Learner's Concepts of Learning
The learner was a post-doctoral researcher in econometrics and macroeconomics who, with a fellow researcher, has developed a software tool that does international input-output analysis. The researcher had just completed a three-day course which convered the basics of using the Linux operating system on the command-line, use of environment modules, batch job submissions (including job arrays, job dependencies, and interactive jobs), advanced commands, shell scripting, use of shell scripting in job submissions, cluster architecture, shared-memory parallel programming, distributed parallel programming, and debugging.
What did you ask your student?
The questions I asked the learner were initially based on matters concerning the physical environment, class size, and facilities and whether they were conducive for learning. In this regard - as I suspected - the learner was critical. The room was of insufficient size for the number of learners present, although the general principle of a modest class size was applauded as it allowed for direct interaction with the teacher on what was often unfamiliar material (once again we witness Vygotsky's 'Zone of Proximal Development'). Even the shape of the tables (circular) came under criticism as they were designed more for small-group discussions rather than a directed workshop. Overall, the learner felt that the design and layout of the physical space had a negative impact on their learning, albeit minor overall. The media presentation tools (two large screens, plus whiteboard) helped the learning process as it was sufficient to both follow the material as it was being presented but with enough screen-space to check recent changes.
After this I asked a series of questions concerning the course content and its delivery, and whether that contributed to their learning. In this set of questions the learner was a lot more positive. The course content was structured in a helpful manner, with the each day's content described in summary at the start of the lesson, followed by a theoretical and high-level exploration of major themes, then with 'live', 'hands-on' content, which started with the very basic commands and built on this knowledge piece-by-piece ("scaffolding"), with each command and action being explained as it was being shown, and with related questions from the learners being incorporated into the exploration and examples.
The provision of live content along with written material was considered necessary - a lot is packed in the three days (indeed that is a also source of criticism) and the specifics can be forgotten, even if the concepts have become ingrained. Having material to return to is especially useful for the details and syntax. The material was immediately useful for their learning requirements and sufficiently generic to be applied to their particular problem. The delivery combined modalities (whiteboard, learner's hand's on screen, teacher's explanatory screen, conversation etc) in an effective manner, reducing the cognitive burden and reinforcing the concepts and explanation.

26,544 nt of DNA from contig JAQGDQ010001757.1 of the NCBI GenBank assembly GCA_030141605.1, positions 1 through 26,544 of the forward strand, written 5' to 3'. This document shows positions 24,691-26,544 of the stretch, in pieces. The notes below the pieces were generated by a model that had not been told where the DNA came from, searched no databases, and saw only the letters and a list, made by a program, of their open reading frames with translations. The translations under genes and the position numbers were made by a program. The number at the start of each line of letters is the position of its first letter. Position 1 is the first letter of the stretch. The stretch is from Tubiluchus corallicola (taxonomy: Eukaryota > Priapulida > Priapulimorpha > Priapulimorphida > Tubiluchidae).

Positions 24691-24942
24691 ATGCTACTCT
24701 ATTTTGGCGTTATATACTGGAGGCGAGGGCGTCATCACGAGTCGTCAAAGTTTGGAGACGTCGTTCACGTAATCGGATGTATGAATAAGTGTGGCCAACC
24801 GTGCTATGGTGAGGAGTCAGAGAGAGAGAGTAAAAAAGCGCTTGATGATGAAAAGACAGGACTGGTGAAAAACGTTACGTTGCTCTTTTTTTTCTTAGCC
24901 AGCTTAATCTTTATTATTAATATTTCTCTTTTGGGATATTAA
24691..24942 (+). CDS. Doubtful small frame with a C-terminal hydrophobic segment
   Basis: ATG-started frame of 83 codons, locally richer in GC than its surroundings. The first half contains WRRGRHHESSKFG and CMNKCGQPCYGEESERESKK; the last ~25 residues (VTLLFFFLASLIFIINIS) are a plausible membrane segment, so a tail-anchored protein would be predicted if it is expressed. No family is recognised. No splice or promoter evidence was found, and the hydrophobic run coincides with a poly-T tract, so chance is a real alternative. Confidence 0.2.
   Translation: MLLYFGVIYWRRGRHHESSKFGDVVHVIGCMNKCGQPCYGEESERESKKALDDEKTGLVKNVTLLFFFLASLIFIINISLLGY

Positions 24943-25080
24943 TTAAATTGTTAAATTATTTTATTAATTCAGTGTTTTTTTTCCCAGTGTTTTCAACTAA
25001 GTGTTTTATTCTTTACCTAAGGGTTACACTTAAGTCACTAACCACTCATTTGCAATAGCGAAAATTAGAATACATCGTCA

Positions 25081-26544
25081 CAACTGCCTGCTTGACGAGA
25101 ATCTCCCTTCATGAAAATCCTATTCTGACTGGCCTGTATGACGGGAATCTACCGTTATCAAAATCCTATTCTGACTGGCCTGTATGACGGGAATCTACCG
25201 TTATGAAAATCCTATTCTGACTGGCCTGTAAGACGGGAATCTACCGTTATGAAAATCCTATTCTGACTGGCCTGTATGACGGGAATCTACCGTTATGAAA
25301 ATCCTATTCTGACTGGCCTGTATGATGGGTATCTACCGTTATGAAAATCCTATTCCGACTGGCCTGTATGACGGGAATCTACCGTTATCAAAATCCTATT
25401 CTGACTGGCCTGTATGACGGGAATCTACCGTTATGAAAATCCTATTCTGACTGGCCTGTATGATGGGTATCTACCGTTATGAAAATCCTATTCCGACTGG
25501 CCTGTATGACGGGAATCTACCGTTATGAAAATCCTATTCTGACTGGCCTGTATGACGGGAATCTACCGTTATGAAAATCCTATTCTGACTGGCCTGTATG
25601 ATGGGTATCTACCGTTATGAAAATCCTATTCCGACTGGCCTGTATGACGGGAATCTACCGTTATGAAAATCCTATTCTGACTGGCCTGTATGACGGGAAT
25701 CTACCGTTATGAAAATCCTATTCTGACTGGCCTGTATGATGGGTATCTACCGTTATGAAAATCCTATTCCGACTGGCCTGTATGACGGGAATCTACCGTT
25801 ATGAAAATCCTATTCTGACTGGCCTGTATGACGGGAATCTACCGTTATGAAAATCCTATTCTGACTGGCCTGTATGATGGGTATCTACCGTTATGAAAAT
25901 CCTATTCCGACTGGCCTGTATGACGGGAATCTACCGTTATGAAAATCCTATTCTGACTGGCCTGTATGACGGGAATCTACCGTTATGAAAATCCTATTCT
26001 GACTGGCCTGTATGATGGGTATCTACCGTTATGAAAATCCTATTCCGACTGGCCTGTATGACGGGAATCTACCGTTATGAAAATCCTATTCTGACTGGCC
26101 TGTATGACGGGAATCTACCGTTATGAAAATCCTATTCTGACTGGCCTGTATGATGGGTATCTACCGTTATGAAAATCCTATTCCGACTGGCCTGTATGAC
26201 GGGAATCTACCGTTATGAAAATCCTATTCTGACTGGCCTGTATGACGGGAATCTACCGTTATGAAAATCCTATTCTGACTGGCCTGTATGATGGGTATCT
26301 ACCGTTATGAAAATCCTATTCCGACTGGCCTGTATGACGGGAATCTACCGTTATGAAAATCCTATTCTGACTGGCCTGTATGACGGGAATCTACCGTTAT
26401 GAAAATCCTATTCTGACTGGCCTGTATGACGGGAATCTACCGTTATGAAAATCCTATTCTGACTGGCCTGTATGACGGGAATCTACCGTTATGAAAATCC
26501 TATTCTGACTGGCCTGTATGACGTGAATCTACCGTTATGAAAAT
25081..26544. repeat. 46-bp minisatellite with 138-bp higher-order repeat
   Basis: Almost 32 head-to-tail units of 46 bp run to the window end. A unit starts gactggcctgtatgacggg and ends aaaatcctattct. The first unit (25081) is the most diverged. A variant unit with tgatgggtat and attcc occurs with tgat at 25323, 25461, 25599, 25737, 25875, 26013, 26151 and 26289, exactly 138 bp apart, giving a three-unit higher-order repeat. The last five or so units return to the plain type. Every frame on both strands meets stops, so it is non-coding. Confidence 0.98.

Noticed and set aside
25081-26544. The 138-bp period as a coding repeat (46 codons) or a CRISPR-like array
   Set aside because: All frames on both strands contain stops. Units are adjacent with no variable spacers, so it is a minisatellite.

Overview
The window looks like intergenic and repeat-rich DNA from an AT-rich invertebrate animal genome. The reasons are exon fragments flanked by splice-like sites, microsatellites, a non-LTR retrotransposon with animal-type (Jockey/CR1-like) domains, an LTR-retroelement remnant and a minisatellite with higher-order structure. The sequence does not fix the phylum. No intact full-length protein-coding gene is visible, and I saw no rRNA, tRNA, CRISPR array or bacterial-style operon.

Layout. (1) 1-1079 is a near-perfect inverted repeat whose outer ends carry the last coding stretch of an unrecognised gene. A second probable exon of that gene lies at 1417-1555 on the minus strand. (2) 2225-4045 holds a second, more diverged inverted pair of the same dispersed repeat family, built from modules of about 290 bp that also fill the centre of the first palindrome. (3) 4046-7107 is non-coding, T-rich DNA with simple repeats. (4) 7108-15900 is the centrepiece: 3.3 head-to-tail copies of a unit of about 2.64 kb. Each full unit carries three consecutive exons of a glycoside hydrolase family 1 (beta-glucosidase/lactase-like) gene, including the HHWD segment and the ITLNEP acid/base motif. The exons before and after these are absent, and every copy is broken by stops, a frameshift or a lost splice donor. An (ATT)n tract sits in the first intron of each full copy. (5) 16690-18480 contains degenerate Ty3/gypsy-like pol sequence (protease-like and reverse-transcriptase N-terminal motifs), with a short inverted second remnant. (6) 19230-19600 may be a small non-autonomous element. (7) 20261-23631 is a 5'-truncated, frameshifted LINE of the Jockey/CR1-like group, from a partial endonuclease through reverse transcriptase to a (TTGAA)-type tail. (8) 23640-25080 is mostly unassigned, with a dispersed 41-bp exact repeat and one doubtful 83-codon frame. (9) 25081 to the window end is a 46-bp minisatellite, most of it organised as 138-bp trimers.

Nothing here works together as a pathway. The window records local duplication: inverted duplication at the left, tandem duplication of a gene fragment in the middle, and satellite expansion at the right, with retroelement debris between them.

Finally, I asked whether them to reflect on what they considered effective ways of learning and whether the course was more or less effective than their (extensive) prior experience. The answers here were somewhat surprising as the learner indicated that their usual means of learning was quite different to the course. Their usual method is short lectures, round-table discussion, and a lot of reading, and a rather gradual implementation of their learned material into code with a reviewing process. This seemed to concur with the argument that disciplines, rather than learners, have styles which are most appropriate. Referencing back to matters of content the learner agreed that one learns by building on what a learner already knows.
What Are The Implications For Teaching and Learning in Your Context?
There is an ongoing need to find better and bigger premises that are designed in a manner which are more appropriate for the type of lesson that is being provided. It is difficult to quantify exactly how much the current teaching-space is reducing the effectiveness of the overall learning experience, but it is recognised as being sub-optimal. As this is the issue that was raised as the greatest concern it also becomes the issue of highest priority.
A second issue that was raised was the significant scope involved which has a challenging intrinsic cognitive load (even though the course is deliberately designed with breaks). The room design also affects extraneous cognitive load because the environment distracts from the content of the lesson (Chandler, Sweller, 1991). The matter of the environment has already been discussed. The intrinsic cognitive load can be, at least in part, rectified by developing additional classes to explore some of the content in greater detail and elaboration; this is currently underway with a planned course in regular expressions, a need that has been identified in prior lessons.
Finally, the short interview and discussion format held after the classroom experience established a good rapport between learner and educator with follow-up collaboration. Surveys can only do so much, and when the institutionally-provided survey is inferior alernatives have to be sought. The process of meeting and discussing directly with learners may be time-consuming but in this context there the return on investment is significant and worthwhile.
Chandler, P., Sweller, J. (1991). "Cognitive Load Theory and the Format of Instruction". Cognition and Instruction. 8 (4): 29